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NASA halts sale of Apollo 11 Moon dust, claiming ownership

We’re here to help you: The auction of a tiny amount of Moon dust brought back by Apollo 11 and used in a post-flight experiment using German cockroaches has been canceled because NASA claimed ownership of that dust and demanded its return.

“NASA asserts legal ownership of the materials consisting of the Apollo 11 lunar dust experiment … based upon the information and documentation provided in the description of the lot and evidence regarding NASA’s contemporaneous contracting practices,” an attorney in NASA’s Office of the General Counsel wrote RR Auction in a letter on Wednesday, a week after first reaching out to the firm. “It is clear and undeniable that the materials consisting of the experiment are owned by NASA.”

The lot under contention comprises what remains from the late Marion Brooks’ research into the physiological effects of lunar material on Blattellas germanica, or German cockroaches. The insects had been fed moon dust by NASA scientists in the immediate aftermath of the 1969 Apollo 11 lunar landing mission. After no ill-effects were seen while astronauts Neil Armstrong, Buzz Aldrin and Michael Collins were held in quarantine, the (now dead) cockroaches were handed off to Brooks, an entomologist from the University of St. Paul, for more thorough study.

Included in the auction was a small vial of moon dust that Brooks’ had carefully extracted from the cockroaches’ corpses, as well as three of the remaining (dead) cockroaches and two boxes of tissue slides for microscopic study.

It appears the dust had been in the Brooks family possession for more than forty years, then sold by them at auction in 2010 for $10,000. Under standard adverse possession law, you lose ownership if you don’t claim that right after twenty years. It would thus seem that NASA’s claim is bogus.

But then, NASA as a government agency doesn’t believe the standard laws apply to it. It continues to demand that all Apollo lunar material belongs to it and be returned, no matter what the circumstances it was originally handed out by the agency and no matter how long ago.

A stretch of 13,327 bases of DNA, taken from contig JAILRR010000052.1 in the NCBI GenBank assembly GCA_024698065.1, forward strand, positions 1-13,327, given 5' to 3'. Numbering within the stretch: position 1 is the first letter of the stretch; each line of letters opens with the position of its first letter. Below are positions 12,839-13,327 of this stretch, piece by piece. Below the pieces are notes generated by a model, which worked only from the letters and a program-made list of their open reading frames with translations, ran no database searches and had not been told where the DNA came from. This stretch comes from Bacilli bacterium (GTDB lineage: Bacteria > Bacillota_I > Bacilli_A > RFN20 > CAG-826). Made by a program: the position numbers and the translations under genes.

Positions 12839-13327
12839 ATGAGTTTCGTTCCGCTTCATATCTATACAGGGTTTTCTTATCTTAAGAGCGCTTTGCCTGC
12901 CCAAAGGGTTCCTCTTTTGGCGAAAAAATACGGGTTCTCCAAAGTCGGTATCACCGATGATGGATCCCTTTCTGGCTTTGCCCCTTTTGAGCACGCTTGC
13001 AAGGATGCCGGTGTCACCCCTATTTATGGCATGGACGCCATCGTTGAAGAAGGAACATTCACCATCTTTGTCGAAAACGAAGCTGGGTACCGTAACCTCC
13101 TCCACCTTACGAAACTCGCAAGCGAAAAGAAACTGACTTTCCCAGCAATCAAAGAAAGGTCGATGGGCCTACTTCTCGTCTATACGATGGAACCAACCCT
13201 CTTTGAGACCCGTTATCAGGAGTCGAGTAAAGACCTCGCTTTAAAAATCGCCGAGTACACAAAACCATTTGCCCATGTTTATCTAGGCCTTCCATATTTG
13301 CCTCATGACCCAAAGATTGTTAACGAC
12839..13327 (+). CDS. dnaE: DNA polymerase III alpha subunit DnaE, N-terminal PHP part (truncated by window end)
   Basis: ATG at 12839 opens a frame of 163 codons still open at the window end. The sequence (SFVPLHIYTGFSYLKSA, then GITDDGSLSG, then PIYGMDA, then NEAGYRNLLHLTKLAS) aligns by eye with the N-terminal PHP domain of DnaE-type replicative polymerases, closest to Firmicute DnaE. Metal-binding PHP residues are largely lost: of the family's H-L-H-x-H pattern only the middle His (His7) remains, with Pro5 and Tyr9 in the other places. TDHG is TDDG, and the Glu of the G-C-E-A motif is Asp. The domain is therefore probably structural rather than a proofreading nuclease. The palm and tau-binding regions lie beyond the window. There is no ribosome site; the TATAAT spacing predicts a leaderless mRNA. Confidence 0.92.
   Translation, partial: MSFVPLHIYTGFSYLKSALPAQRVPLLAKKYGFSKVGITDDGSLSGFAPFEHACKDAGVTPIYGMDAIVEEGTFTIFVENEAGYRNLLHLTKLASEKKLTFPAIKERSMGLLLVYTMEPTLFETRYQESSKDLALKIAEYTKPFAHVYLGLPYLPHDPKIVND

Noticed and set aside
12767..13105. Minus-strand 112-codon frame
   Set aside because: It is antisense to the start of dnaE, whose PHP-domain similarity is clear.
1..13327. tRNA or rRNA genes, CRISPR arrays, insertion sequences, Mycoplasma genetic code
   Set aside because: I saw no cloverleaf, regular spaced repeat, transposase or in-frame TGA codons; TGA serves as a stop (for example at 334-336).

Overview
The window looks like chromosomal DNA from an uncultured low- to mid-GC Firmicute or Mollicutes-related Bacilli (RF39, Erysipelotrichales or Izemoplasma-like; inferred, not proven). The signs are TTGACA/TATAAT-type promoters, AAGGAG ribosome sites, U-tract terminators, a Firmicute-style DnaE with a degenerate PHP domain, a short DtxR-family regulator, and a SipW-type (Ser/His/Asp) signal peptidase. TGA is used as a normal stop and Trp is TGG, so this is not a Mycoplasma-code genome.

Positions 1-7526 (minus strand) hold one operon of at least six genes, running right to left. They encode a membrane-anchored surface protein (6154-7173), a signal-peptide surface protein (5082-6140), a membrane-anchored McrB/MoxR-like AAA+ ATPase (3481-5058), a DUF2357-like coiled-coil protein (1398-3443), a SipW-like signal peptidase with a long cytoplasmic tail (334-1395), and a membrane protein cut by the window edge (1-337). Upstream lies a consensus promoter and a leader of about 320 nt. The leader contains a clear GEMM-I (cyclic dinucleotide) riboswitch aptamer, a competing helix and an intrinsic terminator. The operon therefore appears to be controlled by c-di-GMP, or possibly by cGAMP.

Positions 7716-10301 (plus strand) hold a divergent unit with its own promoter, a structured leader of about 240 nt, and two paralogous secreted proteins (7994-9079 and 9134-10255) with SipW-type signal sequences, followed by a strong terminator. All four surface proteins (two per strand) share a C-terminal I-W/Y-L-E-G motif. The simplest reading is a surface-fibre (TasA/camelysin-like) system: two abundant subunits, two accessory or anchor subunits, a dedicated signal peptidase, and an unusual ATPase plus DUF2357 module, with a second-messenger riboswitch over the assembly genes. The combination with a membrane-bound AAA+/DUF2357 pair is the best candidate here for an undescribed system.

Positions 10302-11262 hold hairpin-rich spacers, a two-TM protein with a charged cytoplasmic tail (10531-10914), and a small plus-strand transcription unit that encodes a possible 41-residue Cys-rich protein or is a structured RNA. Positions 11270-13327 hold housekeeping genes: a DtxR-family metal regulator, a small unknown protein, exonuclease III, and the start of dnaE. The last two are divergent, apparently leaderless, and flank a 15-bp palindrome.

Conscious Choice cover

Now available in hardback and paperback as well as ebook!


From the press release: In this ground-breaking new history of early America, historian Robert Zimmerman not only exposes the lie behind The New York Times 1619 Project that falsely claims slavery is central to the history of the United States, he also provides profound lessons about the nature of human societies, lessons important for Americans today as well as for all future settlers on Mars and elsewhere in space.

Conscious Choice: The origins of slavery in America and why it matters today and for our future in outer space, is a riveting page-turning story that documents how slavery slowly became pervasive in the southern British colonies of North America, colonies founded by a people and culture that not only did not allow slavery but in every way were hostile to the practice.  
Conscious Choice does more however. In telling the tragic history of the Virginia colony and the rise of slavery there, Zimmerman lays out the proper path for creating healthy societies in places like the Moon and Mars.


“Zimmerman’s ground-breaking history provides every future generation the basic framework for establishing new societies on other worlds. We would be wise to heed what he says.” —Robert Zubrin, founder of founder of the Mars Society.


All editions are available at Amazon, Barnes & Noble, and all book vendors, with the ebook priced at $5.99 before discount. The ebook can also be purchased direct from my ebook publisher, ebookit, in which case you don't support the big tech companies and I get a bigger cut much sooner.


Autographed printed copies are also available at discount directly from me (hardback $24.95; paperback $14.95; Shipping cost for either: $5.00). Just email me at zimmerman @ nasw dot org.


  • Matt in AZ

    For crying out loud, it’s as if they expect to never to go back to moon and get more.

  • Lee S

    There must be an excellent business case for a private lunar sample return mission. A few kilos of regolith would surely bring in enough to cover the cost of the mission.

  • GaryMike

    The intrinsic value of “the first, ever” is normally far greater than the value of the commonly acquired.

    What disappoints me most is that the damn cockroaches are harder to kill than we hope.

  • wayne

    –*somewhat similar* thing has happened before.
    In (very)brief: 400K Gold $20 coins (double eagles) were minted in 1933, then FDR outlawed public gold ownership and the 400K specimens were melted down, 2 specimens were given to the US Mint collection and 1 specimen was lawfully exported to the king of Egypt. After the King’s death, his coin collection was dispersed. The 1933 specimen appeared many years later and the Feds seized it, claiming it was stolen property–lengthy trial ensued and it was eventually legally monetized and auctioned off with the Feds taking 50% of the take.
    The Story of the 1933 Saint-Gaudens Gold Double Eagle ($20) Coin

  • The Docent

    Under the common law, adverse possession does not apply to governments. The right facts might give rise to a waiver or estoppel. A good article on the sale of lunar rocks and dust is this one:

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